Happy Friday, guys!
Today, we're sharing an early review of Kay Honeyman's Interference.
I'm pretty much game to read any book that invokes Jane Austen in the synopsis, but throw in the fact that it involves football + politics + Kay's writing, and I was beyond stoked when I got the chance to read this early.
And not surprisingly: it's just as good as I thought it would be. Read on for more!
Expected publication: September 27th 2016 by Arthur A. Levine Books
Format read: ARC via publisher
Consequently, I've watched/read some seriously questionable things over the years. (Seriously. From Prada to Nada. Why.) But this means that it's also a pleasure when I find someone who manages to get it right, as Kay Honeyman does in the upcoming Interference.
Honeyman introduces us to Kate Hamilton, the daughter of a North Carolina congressman. After a photo scandal makes it impossible for Kate and her family to stay in the District, her father decides to temporarily relocate to West Texas, so he can run for a vacant congressional seat in a special election.
While Kate initially feels like a fish out of water, she soon realizes that her political skills absolutely still a place in the battlegrounds of her new high school. With a high school quarterback who quickly turns from friend to enemy, a new friend who needs her help, and the annoyingly cute Hunter Price who won't leave her alone, Kate has her work cut out for her...
Ok. So first things first: Kay Honeyman absolutely gets kudos for getting the political aspects of Interference correct. Nothing makes me crankier than when the political/electoral process isn't correctly portrayed in a book, so seriously - kudos for the research.
With that being said, I absolutely loved the book's overall theme that high school is basically a training ground for the real, and vice versa. Honeyman deftly draws parallels between Kate and her father's world, showing time and again that a significant amount of what we learn as high schoolers, can help dictate how we continue to conduct ourselves in the professional (and in this case, political) world. (Or dictate a similar lack of growth.)
These themes are not only a great reminder for younger readers that there is a bigger world out there which will eventually appreciate them for who they are - something one of the characters desperately needs to experience - it's also a fantastic nod to the idea that even as a high school student, your conduct can help influence the world around you. For many young students who feel like they may not have agency, it's a significant and appreciated lesson.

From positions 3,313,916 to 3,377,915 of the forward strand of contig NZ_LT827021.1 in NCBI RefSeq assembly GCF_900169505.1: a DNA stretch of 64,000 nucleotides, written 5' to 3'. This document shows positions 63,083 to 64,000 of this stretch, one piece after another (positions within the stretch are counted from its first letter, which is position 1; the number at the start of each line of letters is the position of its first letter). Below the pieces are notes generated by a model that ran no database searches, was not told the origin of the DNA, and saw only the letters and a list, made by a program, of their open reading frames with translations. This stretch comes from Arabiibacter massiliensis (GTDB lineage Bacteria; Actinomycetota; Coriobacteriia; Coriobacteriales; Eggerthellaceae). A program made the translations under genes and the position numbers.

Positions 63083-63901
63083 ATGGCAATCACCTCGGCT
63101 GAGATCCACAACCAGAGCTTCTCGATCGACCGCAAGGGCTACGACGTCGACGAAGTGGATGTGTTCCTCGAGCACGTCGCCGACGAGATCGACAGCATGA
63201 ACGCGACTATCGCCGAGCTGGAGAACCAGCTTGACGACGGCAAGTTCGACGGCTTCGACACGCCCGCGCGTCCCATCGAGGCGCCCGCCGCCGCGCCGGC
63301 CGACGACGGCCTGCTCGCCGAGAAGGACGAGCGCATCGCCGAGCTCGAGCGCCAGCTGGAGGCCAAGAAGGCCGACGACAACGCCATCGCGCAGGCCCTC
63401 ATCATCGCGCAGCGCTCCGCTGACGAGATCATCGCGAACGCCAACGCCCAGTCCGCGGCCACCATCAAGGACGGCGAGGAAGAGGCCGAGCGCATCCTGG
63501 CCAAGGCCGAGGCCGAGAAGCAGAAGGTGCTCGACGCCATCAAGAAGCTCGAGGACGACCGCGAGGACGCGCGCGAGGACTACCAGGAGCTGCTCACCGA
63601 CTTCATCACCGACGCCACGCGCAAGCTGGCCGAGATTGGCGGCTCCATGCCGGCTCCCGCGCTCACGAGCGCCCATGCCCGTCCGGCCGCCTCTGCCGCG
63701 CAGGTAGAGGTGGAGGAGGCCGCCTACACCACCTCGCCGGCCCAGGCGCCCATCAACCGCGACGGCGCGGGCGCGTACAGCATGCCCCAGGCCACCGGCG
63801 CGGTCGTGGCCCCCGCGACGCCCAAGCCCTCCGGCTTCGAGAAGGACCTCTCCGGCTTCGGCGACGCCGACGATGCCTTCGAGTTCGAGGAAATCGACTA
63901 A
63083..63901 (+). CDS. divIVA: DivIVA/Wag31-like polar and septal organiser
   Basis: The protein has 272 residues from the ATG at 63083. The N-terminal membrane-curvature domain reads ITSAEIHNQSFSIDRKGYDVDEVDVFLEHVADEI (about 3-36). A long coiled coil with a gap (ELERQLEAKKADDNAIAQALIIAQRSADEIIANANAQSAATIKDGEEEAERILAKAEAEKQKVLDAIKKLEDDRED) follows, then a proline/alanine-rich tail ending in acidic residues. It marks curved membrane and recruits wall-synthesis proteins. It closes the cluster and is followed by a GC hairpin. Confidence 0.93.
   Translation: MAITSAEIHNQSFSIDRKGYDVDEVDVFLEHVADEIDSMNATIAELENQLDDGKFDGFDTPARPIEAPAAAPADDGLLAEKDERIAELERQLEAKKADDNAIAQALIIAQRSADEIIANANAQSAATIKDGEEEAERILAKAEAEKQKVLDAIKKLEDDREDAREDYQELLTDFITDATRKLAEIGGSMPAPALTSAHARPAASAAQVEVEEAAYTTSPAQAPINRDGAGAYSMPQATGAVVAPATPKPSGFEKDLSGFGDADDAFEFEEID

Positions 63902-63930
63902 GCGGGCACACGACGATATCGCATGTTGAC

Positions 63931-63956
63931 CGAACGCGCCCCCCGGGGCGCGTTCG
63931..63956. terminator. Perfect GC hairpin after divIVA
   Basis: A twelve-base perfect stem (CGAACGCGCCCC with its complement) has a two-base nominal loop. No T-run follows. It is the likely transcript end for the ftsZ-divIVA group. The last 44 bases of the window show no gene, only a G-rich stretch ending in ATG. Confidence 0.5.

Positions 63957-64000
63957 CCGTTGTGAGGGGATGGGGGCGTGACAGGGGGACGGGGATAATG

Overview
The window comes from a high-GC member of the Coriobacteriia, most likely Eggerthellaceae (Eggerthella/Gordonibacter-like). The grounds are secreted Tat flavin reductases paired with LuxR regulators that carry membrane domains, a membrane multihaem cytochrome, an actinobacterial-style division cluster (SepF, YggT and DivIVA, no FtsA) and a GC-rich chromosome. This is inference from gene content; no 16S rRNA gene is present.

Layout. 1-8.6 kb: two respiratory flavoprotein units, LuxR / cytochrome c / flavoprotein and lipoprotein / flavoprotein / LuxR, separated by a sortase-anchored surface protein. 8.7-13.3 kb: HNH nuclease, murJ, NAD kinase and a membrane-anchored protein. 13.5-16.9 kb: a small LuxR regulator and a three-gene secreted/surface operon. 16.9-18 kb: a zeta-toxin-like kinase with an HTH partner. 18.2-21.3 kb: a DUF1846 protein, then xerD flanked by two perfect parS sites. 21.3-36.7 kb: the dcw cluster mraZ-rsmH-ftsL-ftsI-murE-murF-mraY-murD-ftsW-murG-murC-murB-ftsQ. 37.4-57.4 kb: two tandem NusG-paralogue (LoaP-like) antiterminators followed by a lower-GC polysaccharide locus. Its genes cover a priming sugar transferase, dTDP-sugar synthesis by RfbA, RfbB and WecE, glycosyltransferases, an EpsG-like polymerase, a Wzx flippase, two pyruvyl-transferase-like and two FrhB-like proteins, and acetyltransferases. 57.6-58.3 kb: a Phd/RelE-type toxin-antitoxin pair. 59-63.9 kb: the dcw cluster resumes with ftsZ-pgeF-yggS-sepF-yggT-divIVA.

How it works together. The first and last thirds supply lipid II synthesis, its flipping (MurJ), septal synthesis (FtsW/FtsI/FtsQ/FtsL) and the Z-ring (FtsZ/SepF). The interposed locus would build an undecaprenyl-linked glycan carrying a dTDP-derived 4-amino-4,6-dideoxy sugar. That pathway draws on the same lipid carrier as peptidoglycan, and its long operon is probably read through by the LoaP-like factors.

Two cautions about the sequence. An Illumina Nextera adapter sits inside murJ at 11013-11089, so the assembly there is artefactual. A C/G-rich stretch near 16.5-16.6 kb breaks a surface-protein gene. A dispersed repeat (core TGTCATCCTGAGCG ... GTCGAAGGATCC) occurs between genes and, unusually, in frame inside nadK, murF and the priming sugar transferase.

As Kate uses her well-intentioned but occasionally misfiring political talent, Honeyman also shows her growing maturity in how she learns how to adapt to her new life. She stubbornly transitions from seeing West Texas as a stop gap where everyone does everything wrong, to a place where she has a voice, friends and relationships that feel genuine, and changes to make - including helping to invigorate much of the status quo that had settled in before her arrival. All in all, it's immensely satisfying to see that growth.
Kate's overall character arc is actually a great nod to the Douglas Adams quote: "I may not have gone where I intended to go, but I think I have ended up where I intended to be", and I have no doubt readers will feel the same.
Though Kate is initially reluctant to adapt to her new life in West Texas, her wit and cunning at using her political skills and genuine personality to make her new life work for her, makes this a tale that will inspire many a young reader.
Highly, highly recommend.
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About the author:
Kay Honeyman grew up in Texas, where she followed football and politics with equal passion. Her first novel, The Fire Horse Girl, was nominated for three state awards. Kay now teaches language arts in Dallas, where she lives with her family. Please visit her website at kayhoneyman.com and follow her on Twitter at @kayhoneyman.